Water puppetry is an unique art that originated in Vietnam’s wet rice civilization, when farmers from the Red River Delta near Hanoi created water puppets or as its known here in Vietnam, mua roi nuoc. During flooding of the monsoon season in between crops, farmers introduced water puppets to entertain themselves and their families with plays about famous events in Vietnamese history, such as battles or things that had happened in that village.
This way of traditional storytelling has of course been reaplced by TV, but along with traditional theaters like Tuong and Cheo, water puppetry has raised its role on the traditional stages that needs to be preserved. Puppeteer Phan Thanh Liem has become the vanguard in preserving and promoting this folk art after opening a stage for water puppetry performances in his house.
We came to visit Liem’s house on a very special day – Mid Autumn or “Tet Trung thu” which is a holiday for children in Asia, and water puppet used to be a favor gift for kids years ago in Hanoi. The zigzag way that leaded to his house was also very interesting to see how locals’ live in this area of the city.
The 4-story house is surrounded by puppets and many of them have been hand made by Liem. Before performing his amazing work, Liem introduced us some things about his family and history of Water puppety Art, while his wife was inviting us some traditional sweets and black tea of Vietnam. Liem was born in a family with seven generations that have been preserving water puppetry in the northern province of Vietnam. His father, the famous puppeteer Phan Van Ngai, made chu Teu (a humorous farmer) puppet, which is displayed in France’s Louvre Museum. Mr. Ngai also helped create the mobile water puppetry stage. And right now, Liem’s younger son has been showing his early talent by following his father for the puppets. What an adorable family!
Liem’s new stage includes a small semi-circular pool, which is is decorated with artificial banyan trees, bamboo trees and the puppets, of course. It does not occupy much space for performances and also saves water. With these items, he has taken water puppetry to many places in and outside of Vietnam. In 2008, he became a member of the Union Internationale de la Marionnette (UNIMA).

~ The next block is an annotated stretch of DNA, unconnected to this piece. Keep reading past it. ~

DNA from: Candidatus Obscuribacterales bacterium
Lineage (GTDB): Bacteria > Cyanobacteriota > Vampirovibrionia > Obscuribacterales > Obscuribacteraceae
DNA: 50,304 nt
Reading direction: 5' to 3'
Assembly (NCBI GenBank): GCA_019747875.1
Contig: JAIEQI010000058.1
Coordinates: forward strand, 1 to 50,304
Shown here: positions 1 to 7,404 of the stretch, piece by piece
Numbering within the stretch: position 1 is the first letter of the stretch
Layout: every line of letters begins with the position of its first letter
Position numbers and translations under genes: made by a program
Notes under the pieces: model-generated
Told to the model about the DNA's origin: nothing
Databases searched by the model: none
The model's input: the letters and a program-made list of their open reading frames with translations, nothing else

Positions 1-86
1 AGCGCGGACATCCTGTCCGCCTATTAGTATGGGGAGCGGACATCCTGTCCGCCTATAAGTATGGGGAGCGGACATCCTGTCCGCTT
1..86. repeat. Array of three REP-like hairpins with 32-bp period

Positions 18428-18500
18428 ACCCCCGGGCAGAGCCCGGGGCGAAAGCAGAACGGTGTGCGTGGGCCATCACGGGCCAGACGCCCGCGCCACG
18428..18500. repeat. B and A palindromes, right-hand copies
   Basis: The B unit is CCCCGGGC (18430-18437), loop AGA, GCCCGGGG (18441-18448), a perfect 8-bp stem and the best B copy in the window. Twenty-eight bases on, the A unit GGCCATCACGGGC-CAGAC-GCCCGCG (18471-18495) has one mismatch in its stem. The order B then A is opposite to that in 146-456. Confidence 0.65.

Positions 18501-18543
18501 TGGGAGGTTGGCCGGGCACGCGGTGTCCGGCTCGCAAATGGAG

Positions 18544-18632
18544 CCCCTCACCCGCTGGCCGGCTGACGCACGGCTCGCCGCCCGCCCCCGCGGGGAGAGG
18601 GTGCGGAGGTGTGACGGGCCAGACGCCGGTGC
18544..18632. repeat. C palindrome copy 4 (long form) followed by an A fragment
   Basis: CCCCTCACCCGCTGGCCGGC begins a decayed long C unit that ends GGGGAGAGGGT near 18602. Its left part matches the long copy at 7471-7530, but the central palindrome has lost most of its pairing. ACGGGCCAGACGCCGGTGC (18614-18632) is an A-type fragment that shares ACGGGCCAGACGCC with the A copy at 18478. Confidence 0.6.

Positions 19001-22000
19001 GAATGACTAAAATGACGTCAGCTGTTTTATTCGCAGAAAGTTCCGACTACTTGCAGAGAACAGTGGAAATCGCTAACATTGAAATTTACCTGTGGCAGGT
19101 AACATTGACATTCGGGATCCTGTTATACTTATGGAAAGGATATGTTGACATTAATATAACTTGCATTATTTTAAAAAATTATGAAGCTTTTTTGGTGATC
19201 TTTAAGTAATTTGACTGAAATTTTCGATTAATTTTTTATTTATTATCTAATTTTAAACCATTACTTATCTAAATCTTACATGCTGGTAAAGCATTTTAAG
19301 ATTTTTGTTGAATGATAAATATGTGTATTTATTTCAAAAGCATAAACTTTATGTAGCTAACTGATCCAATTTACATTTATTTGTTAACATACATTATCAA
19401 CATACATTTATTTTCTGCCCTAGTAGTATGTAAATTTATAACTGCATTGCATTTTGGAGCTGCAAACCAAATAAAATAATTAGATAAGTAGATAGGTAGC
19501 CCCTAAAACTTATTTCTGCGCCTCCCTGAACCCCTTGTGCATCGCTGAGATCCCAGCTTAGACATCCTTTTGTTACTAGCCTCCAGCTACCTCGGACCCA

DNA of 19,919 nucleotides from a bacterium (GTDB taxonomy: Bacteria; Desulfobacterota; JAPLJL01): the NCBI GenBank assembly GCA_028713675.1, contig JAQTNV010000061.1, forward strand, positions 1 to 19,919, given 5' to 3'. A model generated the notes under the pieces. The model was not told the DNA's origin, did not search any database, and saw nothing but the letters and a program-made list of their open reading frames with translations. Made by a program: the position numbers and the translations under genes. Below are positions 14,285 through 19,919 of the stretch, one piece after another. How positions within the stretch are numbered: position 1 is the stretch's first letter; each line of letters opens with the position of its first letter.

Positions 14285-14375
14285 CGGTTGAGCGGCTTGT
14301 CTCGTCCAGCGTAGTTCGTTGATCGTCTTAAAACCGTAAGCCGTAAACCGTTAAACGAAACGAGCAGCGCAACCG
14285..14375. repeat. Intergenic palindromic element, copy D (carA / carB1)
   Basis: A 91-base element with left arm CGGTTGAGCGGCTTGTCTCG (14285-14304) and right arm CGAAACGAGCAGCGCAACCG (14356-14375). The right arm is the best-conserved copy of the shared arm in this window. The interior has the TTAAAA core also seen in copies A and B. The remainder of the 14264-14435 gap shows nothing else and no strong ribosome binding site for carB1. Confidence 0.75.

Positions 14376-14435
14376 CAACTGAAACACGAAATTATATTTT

Starting the show, Liem dipped himself halfway in cold water behind a velvet curtain and directed three to four puppets to perform various tales from the countryside and the city such as modern issues about racing and breakdancing, or kylins dancing, etc. Mr. Liem played the recording of the cries of insects to naturally take the audience into the water puppet realm as if they were attending a true village festival on a summer night. Half way into the show, the audience was invited into the water pavilion to sleeve up their folds, take hold of the controls and touch the puppets to discover how these items were made to be as flexible and lively as advanced robots. Liem’s wish is to preserve and promote this art, with his stage; audiences not only watch the show but also get a chance to explore the art. He said if these were applied in the tourist sector, this model would not only generate economic benefits but also actively promote Vietnamese water puppetry art worldwide through each of the audience members.
Our Indochina Travel team left the house with a beautiful puppet for each of us. We would later come back here many more times with happy children and their families with a hope that "understanding it is to fall for it, thus lovesick customers will come again and again," Mr Liem said.
If you are traveling with your children to Vietnam, we look forward to taking you to meet Liem for a private show to enjoy this very special traditional water puppetry art that he has such passion for. No trip to Vietnam with the kids would be complete without learning about the water puppets.
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